Open Data: My apologia

Typed into Arcturus

My blog on the RI meeting has been blogged at

which is factual and fair. I should make it clear that I am not putting anyone on a spectrum (“sceptics”, “nice guys”, “cheats”) etc. I went to a meeting I knew almost nothing about and came back saddened and concerned about an apparent priesthood. This has been confirmed by various public emails and blogs which show that there is concern in the community about this issue.

A comment on the blog above reads:

“I had no idea that this “FOI battle” had been going on for several years and that nothing had been done to try to solve the problem”.

Wikipedia says “Peter Murray-Rust campaigns for open data, particularly in science”.

Now that would be nice if Peter was to make a start on an open data campaign in climate science as he seems to be several years behind.

June 15, 2010 | martyn

And this is a good reason for me to make my apologia for Open Data and why I am active in an area I know little about.

I have no problem about “being several years behind” – I would expect nothing less. Ignorance is not a crime – we are all ignorant of almost everything. [Arguing from known ignorance is less excusable.]

I have spent a lunchtime hour flicking through blogs I have been pointed to (e.g. ). There are many issues but my only comment will be that there is a range of views on how easy it is to preserve data. Some posters express surprise that all data is not preserved for ever, others that historically it has been very difficult to preserve it. My own view is that it depends on the motivation, the tools and the funding. Any missing component leads to data being lost.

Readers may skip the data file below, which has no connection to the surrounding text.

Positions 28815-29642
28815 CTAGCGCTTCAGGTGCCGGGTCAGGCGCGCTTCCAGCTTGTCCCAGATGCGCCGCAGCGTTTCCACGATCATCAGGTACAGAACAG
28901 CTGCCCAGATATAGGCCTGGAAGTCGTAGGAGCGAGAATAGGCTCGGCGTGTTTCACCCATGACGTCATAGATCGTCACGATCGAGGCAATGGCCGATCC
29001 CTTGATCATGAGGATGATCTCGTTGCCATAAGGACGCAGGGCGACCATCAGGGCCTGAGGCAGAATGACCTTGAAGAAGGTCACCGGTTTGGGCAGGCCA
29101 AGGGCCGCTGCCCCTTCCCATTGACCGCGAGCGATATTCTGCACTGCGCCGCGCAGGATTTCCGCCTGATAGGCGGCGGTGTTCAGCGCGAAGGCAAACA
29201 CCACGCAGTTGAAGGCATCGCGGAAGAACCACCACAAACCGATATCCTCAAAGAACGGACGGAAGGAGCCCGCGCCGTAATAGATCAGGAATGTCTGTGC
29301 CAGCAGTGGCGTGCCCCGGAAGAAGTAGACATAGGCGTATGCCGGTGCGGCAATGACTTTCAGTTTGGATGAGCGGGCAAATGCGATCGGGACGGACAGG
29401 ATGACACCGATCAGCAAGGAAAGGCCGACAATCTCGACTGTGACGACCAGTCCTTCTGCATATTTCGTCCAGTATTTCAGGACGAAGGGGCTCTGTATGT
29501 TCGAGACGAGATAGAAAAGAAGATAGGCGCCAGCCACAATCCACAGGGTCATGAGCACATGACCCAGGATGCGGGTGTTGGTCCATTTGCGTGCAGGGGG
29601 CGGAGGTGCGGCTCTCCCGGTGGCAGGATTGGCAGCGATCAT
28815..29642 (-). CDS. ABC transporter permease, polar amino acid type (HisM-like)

So what is Open Data and why am I talking about a discipline (Climate) I don’t know much about? I got involved in Open Data about 5 years ago when I was enraged by publishers who sprayed copyright notices over factual data and who were less than enthusiastic about addressing any problem to do with data. The term “Open Data” was almost unknown then and while I am not the first to put the two words together they were sufficiently rare that I started a Wikipedia page ( ) – [BTW this needs updating].

Since then I have been invited to speak on Open Data at a number of meetings (often Open Access or library meetings), met with many editors and publishers and most recently worked the the Open Knowledge Foundation and Science Commons, resulting in the Panton Principles. Most recently BiomedCentral honoured us by presenting Open data prizes and asking us to judge and award them.

I have also worked with the JISC in the general area of Open data and most recently am the PI of a grant award (with OKF, International Union of Crystallography, British Library, Cambridge University Library and PLoS) on “Open Bibliography”. It hasn’t yet started but we’ve made good progress.

My claim to be involved is that there are universal aspects to Openness in science (and usually corresponding benefits) and I’ll summarise them in what I (and I believe colleagues in the OKF) would feel able to do in an objective manner:

  • Inspect data resources and determine whether they were fully Open according to the Open Knowledge Definition ( ). It should be possible to do that in most cases without expert knowledge of the domain.
  • Help to provide a label (button) stating that the resource was Open Data.
  • Inspect a bibliography and determine which of the resources pointed to by the bibliography were Open and comment on appropriate aspects.
  • Work with bibliography creators to ensure that the bibliography itself was Open (even if some of the resources to which it pointed were not)

This list is a first pass – please comment. Note that I myself do not intend to create the bibliography of metadata – that would be inappropriate. A bibliography is an important resource which often represents a point of view and hopefully people in the Climate area have bibliographies (these often emerge when writing theses and reviews). Note that the overall infrastructure of a bibliography and it Openness is independent of whether the science is good or flawed, whether the people quoted have a particular viewpoint or whether they are nice or nasty.